Way back when I was still at school, I took a trip to Europe. Whilst browsing Portobello Road in London, I came across a bloke selling old Geissler and Crookes tubes. I was amazed by these antique electrical devices.
A Geissler tube is something like an old neon sign tube, but uses higher voltage and gives much more interesting colours. They glow depending on the materials within.
A Crookes tube is an evacuated glass tube used for various experiments on cathode rays. By running a high voltage through them, they showed various effects and were used to prove some fundamental properties of subatomic particles, specifically the electron.
With my hard earned pocket money, I splashed out on a magnetic deflection tube. This is a long tube with an anode and cathode at each end, and a phosphor coated screen within. A slit is used to create a narrow beam of cathode rays.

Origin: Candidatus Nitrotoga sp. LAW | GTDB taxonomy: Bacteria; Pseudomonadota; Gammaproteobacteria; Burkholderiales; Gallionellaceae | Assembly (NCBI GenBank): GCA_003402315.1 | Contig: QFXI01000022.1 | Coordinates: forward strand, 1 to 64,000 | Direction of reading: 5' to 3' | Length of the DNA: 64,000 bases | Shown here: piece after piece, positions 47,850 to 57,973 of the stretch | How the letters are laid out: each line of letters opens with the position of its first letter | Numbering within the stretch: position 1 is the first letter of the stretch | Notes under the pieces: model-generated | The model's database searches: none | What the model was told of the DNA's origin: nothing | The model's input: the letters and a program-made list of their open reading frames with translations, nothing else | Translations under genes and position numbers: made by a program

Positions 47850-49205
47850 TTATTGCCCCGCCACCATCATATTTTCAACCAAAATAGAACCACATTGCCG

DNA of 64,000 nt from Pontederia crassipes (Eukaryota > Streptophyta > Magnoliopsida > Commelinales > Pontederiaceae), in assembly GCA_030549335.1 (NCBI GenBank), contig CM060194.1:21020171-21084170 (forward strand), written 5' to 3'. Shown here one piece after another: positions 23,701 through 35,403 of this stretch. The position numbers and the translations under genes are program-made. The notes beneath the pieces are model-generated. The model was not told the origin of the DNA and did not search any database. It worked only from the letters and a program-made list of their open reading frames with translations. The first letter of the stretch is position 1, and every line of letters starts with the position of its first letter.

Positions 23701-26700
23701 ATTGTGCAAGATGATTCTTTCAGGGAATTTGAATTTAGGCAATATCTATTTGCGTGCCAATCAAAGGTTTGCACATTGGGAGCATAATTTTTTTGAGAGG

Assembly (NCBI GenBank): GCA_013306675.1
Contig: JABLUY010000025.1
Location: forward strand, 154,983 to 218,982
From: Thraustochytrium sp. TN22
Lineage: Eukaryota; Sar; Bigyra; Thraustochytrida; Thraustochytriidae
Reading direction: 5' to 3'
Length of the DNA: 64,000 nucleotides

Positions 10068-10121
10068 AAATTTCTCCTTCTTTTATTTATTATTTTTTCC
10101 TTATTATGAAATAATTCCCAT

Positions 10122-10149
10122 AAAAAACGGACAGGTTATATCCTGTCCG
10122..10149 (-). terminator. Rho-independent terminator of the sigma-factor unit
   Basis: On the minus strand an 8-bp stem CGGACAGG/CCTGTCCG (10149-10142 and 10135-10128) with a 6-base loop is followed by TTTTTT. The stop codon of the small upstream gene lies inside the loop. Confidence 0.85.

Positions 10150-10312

In normal operation, a glowing strip is seen across the screen, from the cathode rays striking the screen. By applying a magnet to the tube, the rays (and hence the glowing strip) are deflected perpendicular to the field. This proved that electrons are emitted by the cathode (hence the term "cathode rays"), and that they are deflected by a magnetic field.
The tube in these pictures and video was bought for something like GBP30. Nowadays you'd be hard pressed to find one for under $400. It's fed from a TV flyback transformer at about 20kV. Occasional flashes can be seen as the vacuum is not perfect, and remaining gas in the tube sometimes ionises to a complete path.